You’re less likely to be the face of a video game franchise if you’re a second or third baseman. Dustin Pedroia of the Red Sox and David Wright from the Mets, helped to further the cause of being considered for cover-star greatness.

Press Play to Play Ball

While there have certainly been players from small market teams who’ve made their way onto video game covers, stars from some of the MLB’s biggest teams – like the Boston Red Sox and New York Yankees – make more regular appearances on the boxes of these digital baseball games.

Don’t miss an opportunity to turn digital dreams into a reality by getting officially licensed MLB merchandise and apparel transported to you in the real world from Fanatics. It’s the best way to level up your fan experience!


Video Games Franchises Covered

MLB: The Show, Major League Baseball 2K, Triple Play, Ken Griffey Jr., The Bigs, Home Run King, World Series Baseball 2K, Microsoft Baseball, MLB ‘98, MVP Baseball.

Home Run Analysis

The 2016 Major League Baseball season was one for the books. Between two endearing teams, the Chicago Cubs and the Cleveland Indians, facing off to end their century- and half-century-long World Series title droughts, tensions ran high and die-hard fanatics came hyped!

Both clubs wouldn’t have made it to this pivotal game without help from their supercharged rosters. Kris Bryant, Anthony Rizzo, and Addison Russell led the Windy City with the most home runs and RBIs completed during the season. Over at the “Rock and Roll Capital of the World,” Carlos Santana, Mike Napoli, and Jason Kipnis reigned as Cleveland’s batting leaders.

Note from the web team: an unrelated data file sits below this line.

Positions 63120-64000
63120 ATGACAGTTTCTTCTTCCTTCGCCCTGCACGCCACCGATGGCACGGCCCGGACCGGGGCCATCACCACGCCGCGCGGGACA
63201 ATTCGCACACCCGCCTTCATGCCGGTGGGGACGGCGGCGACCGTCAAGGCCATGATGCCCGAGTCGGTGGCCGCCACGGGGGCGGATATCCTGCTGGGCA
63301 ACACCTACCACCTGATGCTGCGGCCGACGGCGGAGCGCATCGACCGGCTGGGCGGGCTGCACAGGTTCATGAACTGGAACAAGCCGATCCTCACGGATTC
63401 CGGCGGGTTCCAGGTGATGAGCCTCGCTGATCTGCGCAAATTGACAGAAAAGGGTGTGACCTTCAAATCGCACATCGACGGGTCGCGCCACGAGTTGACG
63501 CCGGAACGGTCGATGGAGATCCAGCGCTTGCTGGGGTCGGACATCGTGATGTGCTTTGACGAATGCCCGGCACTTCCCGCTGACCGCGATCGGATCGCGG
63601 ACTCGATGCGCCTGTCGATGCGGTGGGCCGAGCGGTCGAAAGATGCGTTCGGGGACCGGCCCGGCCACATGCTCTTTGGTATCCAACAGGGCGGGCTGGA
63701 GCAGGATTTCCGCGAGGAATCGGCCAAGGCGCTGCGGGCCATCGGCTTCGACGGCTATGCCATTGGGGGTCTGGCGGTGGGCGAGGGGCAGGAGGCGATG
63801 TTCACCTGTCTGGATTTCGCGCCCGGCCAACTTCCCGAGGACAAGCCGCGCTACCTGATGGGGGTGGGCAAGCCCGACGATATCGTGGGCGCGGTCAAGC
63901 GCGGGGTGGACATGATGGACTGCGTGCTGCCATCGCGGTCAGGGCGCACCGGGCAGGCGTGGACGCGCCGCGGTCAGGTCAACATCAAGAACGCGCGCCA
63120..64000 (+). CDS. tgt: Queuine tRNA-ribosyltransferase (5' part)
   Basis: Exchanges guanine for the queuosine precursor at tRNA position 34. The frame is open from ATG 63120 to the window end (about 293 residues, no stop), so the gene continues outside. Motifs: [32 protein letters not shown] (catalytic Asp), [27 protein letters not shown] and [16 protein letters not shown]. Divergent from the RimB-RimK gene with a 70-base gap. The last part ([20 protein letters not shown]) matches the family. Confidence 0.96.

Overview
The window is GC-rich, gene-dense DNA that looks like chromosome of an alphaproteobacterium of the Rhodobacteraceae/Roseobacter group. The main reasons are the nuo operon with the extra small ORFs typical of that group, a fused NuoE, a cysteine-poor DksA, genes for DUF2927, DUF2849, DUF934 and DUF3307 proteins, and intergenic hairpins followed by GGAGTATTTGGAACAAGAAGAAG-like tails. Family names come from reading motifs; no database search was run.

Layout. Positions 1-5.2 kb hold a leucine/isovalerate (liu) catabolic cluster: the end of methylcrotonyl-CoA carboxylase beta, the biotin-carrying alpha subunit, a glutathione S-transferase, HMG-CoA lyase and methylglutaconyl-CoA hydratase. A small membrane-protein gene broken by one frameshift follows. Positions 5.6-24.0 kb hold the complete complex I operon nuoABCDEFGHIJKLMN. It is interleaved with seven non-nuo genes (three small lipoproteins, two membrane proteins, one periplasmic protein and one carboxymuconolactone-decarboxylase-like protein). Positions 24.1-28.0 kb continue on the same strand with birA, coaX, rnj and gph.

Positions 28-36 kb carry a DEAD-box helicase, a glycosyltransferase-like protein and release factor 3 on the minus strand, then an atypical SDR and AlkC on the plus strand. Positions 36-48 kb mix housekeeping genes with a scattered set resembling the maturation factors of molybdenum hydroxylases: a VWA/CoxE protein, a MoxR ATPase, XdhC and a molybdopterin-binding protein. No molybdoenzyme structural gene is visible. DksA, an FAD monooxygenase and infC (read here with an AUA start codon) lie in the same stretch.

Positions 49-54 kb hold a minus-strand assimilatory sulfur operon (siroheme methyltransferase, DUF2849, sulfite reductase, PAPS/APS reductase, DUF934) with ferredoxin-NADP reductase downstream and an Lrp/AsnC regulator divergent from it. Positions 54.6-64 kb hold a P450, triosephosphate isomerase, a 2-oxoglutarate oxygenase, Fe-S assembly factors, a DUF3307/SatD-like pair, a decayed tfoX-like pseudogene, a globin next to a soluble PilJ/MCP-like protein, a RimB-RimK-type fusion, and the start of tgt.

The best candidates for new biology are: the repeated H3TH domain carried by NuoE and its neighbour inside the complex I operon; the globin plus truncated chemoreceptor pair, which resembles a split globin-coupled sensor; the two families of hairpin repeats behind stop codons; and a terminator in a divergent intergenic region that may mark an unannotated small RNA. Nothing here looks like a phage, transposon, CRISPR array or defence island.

All in all, home runs in the MLB are on the rise, and the baseball analysts at Fanatics compiled all batting stats from the 2016 season to provide you with enough home run data to hold you over until we start seeing some bombs this season.

Continue reading to see which teams and players stepped up to the plate this season with a home run state of mind!

Teams With the Swing

Major League Baseball players are some of the hardest hitters in the world. Let’s take a look at which teams have been crushin’ balls out of the park and dropping the jaws of teammates and fans alike.

The Baltimore Orioles topped the charts this season by scoring a total of 253 homers – the most nailed by any team in the MLB. Mark Trumbo – first baseman and outfielder for The O’s – led the Maryland-based squad with 47 at-bats converted into critical home run hits. Fielders Chris Davis and Manny Machado backed up the home run batting leader by nailing 38 and 37 home runs, respectively. The Orioles enjoyed a strong home run lead advantage over the rest of the clubs in the league for the majority of the season. The only team to step up to the plate to rival the Orioles was their inter-league competitor – the St. Louis Cardinals – trailing the Birds by 28 homers.

Rounding out the top five in season home runs were the Seattle Mariners (223), Toronto Blue Jays (221), and New York Mets (218).

Home Run State of Mind